You dropped out of college to tattoo. How did your family react?
They weren't that psyched on it. [Laughs] I'm sure from any type of objective parental view, it looked pretty crappy. And especially at that time, it was a different thing. Now, tattooing can be seen as more of a viable way to make a living. There's all this bullshit fucking fame and TV show crap attached to it that you could use to “justify” it with. Back then, it was what it was.
What was the tattoo industry like at the time?
It was starting to move into a progressive time for tattooing. Ed Hardy sort of started that move. And there was Marcus Pacheco, Guy Aitchison, and Eddie Deutsche. All these guys doing stuff that was really progressive and mind-blowing at the time.
What was your style like when you started out?
When I first started actually tattooing, I looked at the magazines and the stuff that got me really amped was stuff by the guys I mentioned—Marcus Pacheco, Filip Leu, Ed Hardy, Aaron Cain, Timothy Hoyer. Those were the guys that I remember seeing in magazines and thinking, This is sick. This is amazing! I want to do stuff like this. I didn't have the artistic capabilities to do that, but it was something that I had goals about. That was a big drive.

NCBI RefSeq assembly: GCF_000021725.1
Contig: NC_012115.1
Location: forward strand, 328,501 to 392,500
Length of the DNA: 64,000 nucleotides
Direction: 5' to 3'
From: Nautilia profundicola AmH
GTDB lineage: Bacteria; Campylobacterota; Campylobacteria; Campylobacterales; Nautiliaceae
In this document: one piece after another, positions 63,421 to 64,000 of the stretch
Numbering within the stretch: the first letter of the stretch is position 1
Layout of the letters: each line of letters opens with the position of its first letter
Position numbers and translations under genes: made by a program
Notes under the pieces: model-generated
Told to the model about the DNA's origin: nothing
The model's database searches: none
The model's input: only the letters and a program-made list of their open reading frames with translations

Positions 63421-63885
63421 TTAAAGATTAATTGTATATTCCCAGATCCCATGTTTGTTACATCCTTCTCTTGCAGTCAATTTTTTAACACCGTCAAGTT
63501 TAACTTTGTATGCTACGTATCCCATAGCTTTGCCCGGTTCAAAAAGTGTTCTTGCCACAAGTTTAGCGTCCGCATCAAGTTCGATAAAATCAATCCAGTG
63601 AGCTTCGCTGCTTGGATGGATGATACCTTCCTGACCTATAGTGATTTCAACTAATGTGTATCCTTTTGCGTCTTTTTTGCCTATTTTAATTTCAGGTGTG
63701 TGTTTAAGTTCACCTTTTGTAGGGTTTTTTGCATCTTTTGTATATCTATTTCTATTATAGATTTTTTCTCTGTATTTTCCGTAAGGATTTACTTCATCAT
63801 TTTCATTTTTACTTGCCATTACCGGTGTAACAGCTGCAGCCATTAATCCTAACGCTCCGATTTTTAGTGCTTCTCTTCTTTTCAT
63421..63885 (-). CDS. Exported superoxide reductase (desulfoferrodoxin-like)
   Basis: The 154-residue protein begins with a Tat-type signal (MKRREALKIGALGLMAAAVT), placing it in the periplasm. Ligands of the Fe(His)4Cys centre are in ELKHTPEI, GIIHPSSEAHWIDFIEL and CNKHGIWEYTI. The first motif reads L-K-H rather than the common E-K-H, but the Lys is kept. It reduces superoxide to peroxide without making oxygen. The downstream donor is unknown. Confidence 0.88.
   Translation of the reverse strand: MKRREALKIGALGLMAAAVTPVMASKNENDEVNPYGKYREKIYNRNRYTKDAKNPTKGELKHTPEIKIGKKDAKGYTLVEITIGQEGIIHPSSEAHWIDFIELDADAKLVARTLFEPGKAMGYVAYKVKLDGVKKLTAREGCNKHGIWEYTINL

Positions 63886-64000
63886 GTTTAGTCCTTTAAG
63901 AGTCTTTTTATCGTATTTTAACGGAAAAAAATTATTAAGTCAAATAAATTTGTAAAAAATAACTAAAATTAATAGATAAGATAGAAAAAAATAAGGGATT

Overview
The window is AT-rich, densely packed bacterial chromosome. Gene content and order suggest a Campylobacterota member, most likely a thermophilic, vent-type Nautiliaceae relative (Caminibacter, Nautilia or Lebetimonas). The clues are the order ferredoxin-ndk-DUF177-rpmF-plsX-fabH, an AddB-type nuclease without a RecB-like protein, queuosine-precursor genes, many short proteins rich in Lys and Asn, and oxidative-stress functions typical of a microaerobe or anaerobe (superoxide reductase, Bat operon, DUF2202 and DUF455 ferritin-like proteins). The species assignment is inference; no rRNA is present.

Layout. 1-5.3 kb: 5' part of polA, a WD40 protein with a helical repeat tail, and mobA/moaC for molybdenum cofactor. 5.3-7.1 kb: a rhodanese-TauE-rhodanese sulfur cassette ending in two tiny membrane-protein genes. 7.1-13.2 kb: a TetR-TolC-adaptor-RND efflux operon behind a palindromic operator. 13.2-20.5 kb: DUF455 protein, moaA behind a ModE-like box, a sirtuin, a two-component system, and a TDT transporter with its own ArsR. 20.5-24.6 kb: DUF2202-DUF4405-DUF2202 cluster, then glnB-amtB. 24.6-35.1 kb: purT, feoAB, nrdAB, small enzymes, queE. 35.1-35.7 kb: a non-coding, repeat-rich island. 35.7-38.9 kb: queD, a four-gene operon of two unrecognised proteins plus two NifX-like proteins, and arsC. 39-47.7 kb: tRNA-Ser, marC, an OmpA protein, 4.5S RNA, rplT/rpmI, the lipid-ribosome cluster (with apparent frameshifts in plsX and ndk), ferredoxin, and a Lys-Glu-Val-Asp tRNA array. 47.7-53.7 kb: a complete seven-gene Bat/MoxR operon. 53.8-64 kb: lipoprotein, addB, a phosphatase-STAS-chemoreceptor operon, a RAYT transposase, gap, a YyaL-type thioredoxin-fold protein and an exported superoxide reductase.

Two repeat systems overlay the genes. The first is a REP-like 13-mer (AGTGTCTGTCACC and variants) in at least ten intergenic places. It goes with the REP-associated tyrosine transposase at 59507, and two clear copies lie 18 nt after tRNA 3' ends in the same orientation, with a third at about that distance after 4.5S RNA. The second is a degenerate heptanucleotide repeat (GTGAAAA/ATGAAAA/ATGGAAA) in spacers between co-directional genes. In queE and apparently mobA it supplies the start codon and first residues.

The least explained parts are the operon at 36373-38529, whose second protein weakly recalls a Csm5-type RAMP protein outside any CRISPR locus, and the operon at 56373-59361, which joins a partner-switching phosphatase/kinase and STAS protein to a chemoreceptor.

The culture of tattooing stresses tradition. Does that make it hard for you to push the limits of what tattooing can be?
Yes and no. When I think about tradition, I think about tattoos that look good as a tattoo. I don't think, “If it has more than four colors in it, it's not good.” I'm not hung up on any preconceived dogmatic notions about tattoos. It doesn't matter what the art is or how fancy it is, if it doesn't have good impact as a tattoo, then it's not a good tattoo. I don't care if it's a Duchamp painting. If it doesn't look good as a tattoo, it's still a piece-of-crap tattoo.